How to Speed up ResponsePad Voting


In this article we explore ways in which you can speed up voting performance from the audience, especially in large scale events (500 or more voters). When participants are unsure how to tell if their vote has been counted, they are likely to keep voting rapidly until you ask them to stop. This behaviour actually slows down the voting because it can overload the ResponseLink.

There are two practical strategies for presenters to deal with this situation, and both involve ‘slowing down to speed up’.

We assume that you have an interference-free channel for your ResponsePads and ResponseLink. For more information on interference and how to troubleshoot it, see our article Troubleshooting ResponsePad and ResponseLink Interference

Strategy 1: Vote in tranches

Divide your audience into groups. For example, you can split them into rows based on their seating location. Invite the groups to vote one at a time. Once one group has finished, invite the next group. Repeat until you have all the votes you need.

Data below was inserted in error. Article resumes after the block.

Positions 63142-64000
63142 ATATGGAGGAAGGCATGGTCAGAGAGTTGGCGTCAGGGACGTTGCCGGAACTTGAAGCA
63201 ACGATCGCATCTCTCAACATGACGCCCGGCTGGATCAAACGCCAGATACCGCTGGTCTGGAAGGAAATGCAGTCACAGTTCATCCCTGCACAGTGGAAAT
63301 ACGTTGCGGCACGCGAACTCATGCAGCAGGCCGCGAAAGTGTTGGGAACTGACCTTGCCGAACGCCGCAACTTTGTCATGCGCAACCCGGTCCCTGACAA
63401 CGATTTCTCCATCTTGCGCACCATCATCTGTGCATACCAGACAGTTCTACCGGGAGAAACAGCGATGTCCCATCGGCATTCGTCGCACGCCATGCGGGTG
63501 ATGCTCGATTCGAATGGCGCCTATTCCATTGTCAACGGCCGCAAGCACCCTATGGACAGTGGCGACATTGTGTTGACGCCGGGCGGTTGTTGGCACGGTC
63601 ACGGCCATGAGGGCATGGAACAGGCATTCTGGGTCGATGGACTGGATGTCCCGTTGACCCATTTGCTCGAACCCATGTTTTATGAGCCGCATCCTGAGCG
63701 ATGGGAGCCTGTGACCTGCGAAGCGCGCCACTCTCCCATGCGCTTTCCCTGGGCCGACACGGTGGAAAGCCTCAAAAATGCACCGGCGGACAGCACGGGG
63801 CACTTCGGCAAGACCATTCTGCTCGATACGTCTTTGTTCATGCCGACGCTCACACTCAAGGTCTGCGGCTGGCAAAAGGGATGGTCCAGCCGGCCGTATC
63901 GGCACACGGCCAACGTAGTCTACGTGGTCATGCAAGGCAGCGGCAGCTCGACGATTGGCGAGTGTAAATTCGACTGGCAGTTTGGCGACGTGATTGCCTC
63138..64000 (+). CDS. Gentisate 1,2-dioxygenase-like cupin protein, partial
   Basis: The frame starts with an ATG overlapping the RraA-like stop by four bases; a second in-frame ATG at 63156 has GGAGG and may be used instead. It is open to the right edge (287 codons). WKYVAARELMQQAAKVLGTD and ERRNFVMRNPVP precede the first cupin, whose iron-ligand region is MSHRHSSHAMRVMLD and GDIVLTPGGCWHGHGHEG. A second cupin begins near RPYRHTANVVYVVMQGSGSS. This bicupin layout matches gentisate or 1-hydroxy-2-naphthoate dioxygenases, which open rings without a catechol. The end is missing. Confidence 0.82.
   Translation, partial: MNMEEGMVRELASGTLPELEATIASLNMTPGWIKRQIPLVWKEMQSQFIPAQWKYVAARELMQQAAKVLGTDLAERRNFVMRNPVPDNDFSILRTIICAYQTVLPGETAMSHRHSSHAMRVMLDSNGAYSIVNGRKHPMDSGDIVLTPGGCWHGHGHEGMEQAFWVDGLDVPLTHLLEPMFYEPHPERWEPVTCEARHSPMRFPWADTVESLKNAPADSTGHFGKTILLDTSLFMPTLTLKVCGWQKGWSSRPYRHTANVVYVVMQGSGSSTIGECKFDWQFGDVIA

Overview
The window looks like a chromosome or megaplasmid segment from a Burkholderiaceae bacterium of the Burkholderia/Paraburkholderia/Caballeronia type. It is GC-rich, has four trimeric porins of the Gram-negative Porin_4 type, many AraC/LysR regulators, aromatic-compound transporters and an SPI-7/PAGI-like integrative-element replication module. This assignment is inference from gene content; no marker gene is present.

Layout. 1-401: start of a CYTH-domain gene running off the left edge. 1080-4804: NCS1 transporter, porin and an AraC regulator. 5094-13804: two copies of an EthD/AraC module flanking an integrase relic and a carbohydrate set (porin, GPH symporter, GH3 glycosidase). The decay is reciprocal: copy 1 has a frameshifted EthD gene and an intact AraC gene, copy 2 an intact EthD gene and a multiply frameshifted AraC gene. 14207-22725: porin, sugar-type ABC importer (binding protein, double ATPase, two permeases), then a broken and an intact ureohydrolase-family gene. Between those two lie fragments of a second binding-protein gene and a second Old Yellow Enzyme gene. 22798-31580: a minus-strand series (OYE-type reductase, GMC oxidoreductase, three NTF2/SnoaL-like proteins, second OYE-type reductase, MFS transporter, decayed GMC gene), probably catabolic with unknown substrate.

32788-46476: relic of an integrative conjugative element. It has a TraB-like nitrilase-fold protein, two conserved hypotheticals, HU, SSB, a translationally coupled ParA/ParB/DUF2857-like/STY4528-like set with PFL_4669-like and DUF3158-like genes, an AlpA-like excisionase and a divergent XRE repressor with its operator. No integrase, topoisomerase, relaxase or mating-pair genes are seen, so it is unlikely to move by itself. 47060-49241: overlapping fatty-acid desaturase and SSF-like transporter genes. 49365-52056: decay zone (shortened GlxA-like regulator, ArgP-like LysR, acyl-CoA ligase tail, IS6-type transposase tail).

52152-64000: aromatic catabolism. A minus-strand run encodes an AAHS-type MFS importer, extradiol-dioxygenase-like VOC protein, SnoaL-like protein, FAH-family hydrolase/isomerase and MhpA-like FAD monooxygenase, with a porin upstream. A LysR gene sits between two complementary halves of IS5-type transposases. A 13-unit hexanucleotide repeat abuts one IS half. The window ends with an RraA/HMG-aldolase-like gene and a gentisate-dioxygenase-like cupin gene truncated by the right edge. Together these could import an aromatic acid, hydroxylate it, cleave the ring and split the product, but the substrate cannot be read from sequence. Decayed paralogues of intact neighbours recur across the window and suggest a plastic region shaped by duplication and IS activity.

Why this works

If the ResponseLink receives multiple votes within 20milliseconds of each other, both votes will block each other. The larger your audience, the greater the likelihood of such clashes occurring. By dividing up your group into sub-groups, you are lowering the likelihood of these clashes and therefore increasing the chances of all the votes getting trough to PowerPoint.

Strategy 2: Teach the audience to understand the ResponsePad

When polling is open and the participant votes, their ResponsePad LEDs will flash amber. This indicates that their vote is being transmitted. Their ResponsePad LED will then turn green to indicate the vote has registered, or red to indicated it failed to register. Teach your participants that they should wait for either a green or red light, and that they should only re-vote if they get a red light.

Why this works

If none of the participants know that their vote has been counted, then all of the participants will keep trying to vote until you ask them to stop. As before, the larger the voting group, the greater the chance of clashes. If individual participants know when to stop, your voting group becomes successively smaller, thus lowering the likelihood of these clashes.